Among many other important things. Too many to list here.

But no. Theresa May probably realized early-on that she wasn’t up to the task of Brexit and just decided to hang-on to power as long as possible. Very disappointing.


Lead, Follow, or Get Out of the Way!

The time for talking is over!

I’ve said it before, and I’ll say it again; If the ruling Conservatives don’t deliver Brexit by October 31, 2019 they’ll be unceremoniously booted from power by voters at the next General Election — and may not form a government for a full generation — or even two or three generations.

Politicians must deliver what they promise or they’ll be removed from power by the new generation of voters who want responsive and accountable politicians.

‘Talking about talking’ for months and years, is over!

In case you missed it in the last EU Parliament elections last week, voters aren’t going to tolerate mediocrity any longer. The gravy train is over, folks!

But if Conservatives get Brexit handled by November 1st (the new ‘firm’ Brexit date is October 31, 2019) I hope they’re ready for a lot more work. Because there’s a lot to do. Especially now that Brexit has been kicked down the road 3-times.

“The reward for doing good work, is the opportunity to do more.” — Dr. Jonas Salk


Going, Going, Gone!

Perhaps Conservative politicians aren’t aware of some of the items that will appear on their watch, so let’s inform them of these (already partially-missed) opportunities, and soon to be fully-missed opportunities.

“Don’t tell me what you can do, show me what you have done.” — Henry Ford

So, today is Day 1050 of Theresa May’s premiership and she has shown us, the EU, and the world, that she wasn’t the person to deliver Brexit. Standing up to EU elites for the rights of Britons just wasn’t her forte. No one can be everything, but standing up for Britons is an important job skill for a UK Prime Minister.

It’s plain to see that the governing Conservatives NEED A LEADER who can get Brexit done. So much of Britain’s future depends on getting Brexit out of the way — because, frankly, more important items than Brexit await.

And not one of them can be done until Brexit is done and dusted.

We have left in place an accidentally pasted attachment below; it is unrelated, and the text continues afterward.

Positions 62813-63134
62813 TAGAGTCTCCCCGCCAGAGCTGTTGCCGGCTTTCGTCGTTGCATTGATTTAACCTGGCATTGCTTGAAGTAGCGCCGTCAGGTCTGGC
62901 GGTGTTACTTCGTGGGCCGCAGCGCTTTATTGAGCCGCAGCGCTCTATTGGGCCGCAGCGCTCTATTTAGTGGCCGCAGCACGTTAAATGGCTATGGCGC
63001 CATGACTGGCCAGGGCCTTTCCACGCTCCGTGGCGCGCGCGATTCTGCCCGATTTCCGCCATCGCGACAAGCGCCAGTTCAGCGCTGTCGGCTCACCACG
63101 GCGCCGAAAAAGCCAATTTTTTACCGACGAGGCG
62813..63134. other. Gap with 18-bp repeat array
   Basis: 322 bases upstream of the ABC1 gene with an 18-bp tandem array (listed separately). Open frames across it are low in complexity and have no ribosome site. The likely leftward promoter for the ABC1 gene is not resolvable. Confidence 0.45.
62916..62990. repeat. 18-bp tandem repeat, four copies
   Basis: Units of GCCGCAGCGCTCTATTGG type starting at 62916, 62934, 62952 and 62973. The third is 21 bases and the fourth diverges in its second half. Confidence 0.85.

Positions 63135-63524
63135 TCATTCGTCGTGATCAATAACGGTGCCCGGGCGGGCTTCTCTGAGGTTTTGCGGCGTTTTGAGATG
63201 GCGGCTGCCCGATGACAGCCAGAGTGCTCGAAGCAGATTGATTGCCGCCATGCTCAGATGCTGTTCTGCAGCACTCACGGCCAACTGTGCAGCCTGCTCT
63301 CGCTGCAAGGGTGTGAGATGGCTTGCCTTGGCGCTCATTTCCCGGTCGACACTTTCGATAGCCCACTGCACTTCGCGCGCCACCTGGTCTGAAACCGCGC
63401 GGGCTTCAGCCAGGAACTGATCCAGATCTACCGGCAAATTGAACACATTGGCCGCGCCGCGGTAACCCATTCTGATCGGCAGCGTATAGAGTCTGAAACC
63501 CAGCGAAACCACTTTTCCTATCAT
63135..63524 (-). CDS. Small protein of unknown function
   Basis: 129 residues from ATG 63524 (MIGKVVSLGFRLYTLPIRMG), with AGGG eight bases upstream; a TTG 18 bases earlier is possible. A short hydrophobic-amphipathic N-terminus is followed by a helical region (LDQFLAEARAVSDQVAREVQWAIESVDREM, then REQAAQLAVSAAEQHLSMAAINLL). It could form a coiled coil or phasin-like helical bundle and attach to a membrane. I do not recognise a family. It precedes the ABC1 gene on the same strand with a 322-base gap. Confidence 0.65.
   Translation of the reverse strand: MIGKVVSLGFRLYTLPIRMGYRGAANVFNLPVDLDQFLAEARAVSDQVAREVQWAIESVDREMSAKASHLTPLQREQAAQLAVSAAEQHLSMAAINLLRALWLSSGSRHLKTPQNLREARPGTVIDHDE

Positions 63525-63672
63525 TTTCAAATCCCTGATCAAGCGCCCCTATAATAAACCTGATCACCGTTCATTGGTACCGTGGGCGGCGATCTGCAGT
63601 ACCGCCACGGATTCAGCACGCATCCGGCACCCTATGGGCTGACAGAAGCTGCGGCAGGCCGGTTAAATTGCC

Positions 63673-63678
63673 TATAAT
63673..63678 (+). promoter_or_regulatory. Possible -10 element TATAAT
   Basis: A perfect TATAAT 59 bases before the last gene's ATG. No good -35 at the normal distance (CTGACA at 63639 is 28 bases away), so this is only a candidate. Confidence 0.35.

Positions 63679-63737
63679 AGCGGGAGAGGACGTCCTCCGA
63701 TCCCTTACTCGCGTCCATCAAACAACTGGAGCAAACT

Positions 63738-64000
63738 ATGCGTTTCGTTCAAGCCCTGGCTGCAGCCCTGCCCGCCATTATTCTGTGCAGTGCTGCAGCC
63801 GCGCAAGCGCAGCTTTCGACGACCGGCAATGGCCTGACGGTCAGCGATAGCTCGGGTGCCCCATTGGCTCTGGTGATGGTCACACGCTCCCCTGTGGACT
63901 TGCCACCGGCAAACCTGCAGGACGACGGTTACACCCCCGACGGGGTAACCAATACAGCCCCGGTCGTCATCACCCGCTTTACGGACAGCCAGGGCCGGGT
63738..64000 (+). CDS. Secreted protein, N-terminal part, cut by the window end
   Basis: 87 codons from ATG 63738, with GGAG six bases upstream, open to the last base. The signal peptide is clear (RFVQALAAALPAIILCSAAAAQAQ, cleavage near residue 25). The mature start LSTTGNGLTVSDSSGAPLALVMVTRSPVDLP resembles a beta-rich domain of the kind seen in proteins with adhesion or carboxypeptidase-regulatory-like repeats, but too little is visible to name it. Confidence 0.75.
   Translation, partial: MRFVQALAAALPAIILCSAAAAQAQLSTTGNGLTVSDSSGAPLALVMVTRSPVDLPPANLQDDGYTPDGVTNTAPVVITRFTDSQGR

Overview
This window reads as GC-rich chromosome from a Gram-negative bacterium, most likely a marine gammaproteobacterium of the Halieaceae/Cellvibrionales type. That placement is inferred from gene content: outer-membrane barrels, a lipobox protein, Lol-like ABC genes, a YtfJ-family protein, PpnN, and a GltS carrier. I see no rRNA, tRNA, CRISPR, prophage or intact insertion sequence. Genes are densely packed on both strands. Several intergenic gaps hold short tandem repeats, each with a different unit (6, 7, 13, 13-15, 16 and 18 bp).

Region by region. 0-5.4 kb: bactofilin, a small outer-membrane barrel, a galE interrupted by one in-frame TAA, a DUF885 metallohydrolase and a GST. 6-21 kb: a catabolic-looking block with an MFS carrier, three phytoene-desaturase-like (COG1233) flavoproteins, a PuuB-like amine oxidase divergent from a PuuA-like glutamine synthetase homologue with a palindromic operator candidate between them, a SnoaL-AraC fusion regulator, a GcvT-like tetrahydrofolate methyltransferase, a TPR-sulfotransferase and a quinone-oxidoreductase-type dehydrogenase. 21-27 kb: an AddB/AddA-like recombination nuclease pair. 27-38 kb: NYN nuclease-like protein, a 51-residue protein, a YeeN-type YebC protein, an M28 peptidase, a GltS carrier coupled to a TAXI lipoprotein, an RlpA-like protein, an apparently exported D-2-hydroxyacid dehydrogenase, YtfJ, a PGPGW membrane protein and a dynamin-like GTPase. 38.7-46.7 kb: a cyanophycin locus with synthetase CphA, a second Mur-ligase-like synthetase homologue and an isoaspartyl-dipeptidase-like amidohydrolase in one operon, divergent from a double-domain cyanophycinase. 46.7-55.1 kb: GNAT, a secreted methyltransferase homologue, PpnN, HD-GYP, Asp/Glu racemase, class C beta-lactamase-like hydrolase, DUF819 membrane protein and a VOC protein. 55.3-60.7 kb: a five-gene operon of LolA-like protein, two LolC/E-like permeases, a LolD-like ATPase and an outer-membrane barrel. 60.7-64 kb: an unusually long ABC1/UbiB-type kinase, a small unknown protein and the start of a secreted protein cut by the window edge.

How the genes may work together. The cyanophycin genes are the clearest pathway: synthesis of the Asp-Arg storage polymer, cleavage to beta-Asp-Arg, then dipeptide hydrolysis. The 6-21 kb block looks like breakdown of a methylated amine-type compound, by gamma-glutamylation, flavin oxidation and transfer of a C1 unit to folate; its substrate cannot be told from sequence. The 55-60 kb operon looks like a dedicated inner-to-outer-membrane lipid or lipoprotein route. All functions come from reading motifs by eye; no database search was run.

Brexit is Merely the Stepping Stone to a Better UK Future

Let’s do this exercise year by year, because in the best-case scenario each item on the following list would take the UK Parliament approximately one-year to accomplish. Which is depressing, because each of these items should take the UK Parliament 6-months at most.

If huge corporations can get big things done, if Malala can get big things done, and if little Greta Thunberg (age 16) can get big things done, then 650 UK Members of the House of Commons plus 800 Members of the House of Lords ought be able to get some big things done! (If not, let’s hire Malala and Greta to run the UK government!) You think I’m kidding, don’t you? Don’t you? (Hahaha!)

Let’s make a list (in no particular order) and let’s say that each item should take no more than one year to accomplish. And let’s also say that due to the 3-years of Brexit delays we’re already 3-years behind schedule. So, not a moment to waste!

  1. A free trade deal with America. Once Trump is gone, a U.S./UK free trade deal is gone too!
  2. A free trade deal with the CPTPP countries, the biggest trading bloc in the world once the UK leaves the EU, with member countries from three oceans.
  3. A CANZUK trade deal (Note: some CANZUK countries are also CPTPP signatories)
  4. A free trade deal with The Commonwealth of Nations (India alone, is the 5th-largest economy by PPP in the world)
  5. A free trade deal with the EU, and although the EU economy has fallen from 13% of global GDP and is expected to fall to 8% of GDP by 2025 it’s still relevant to the UK economy.
  6. A free trade deal with the EFTA countries, some of which have spoken privately about joining politically with the UK, after Brexit. (A strength-in-numbers equation)
  7. Northern Ireland belongs to the British Royal Family (Northern Ireland was purchased outright in 1800 by King George III with the King’s own money and granted to his niece) but with the best of intentions and after having spent billions (perhaps even a trillion pounds?) on it since the year 1800, it’s time to return that jurisdiction to the Republic of Ireland. There was a time for British involvement in Northern Ireland but that time is now past. However, such a transition cannot be done in the middle of a fractious Brexit situation, it must be done without undue delay following Brexit. Any UK citizens living in Northern Ireland at the time of the changeover should be compensated (and of course) given the opportunity to move house to England, Scotland or Wales.
  8. Many more countries are lining-up to join The Commonwealth and want trade deals with the UK, post-Brexit. (Think; AU nations that aren’t already Commonwealth members, some Middle East countries, some Atlantic-facing South American countries, as well as some Indian Ocean island nations that aren’t already Commonwealth members) Which should provide trade opportunities and easier access to certain tropical paradise islands for Britons.
  9. With Brexit out of the way, the UK can determine its own immigration policy and do as Canada does, which imports skilled immigrants to ‘fill holes in the system’ but only where a Canadian isn’t trained or available to do that particular job.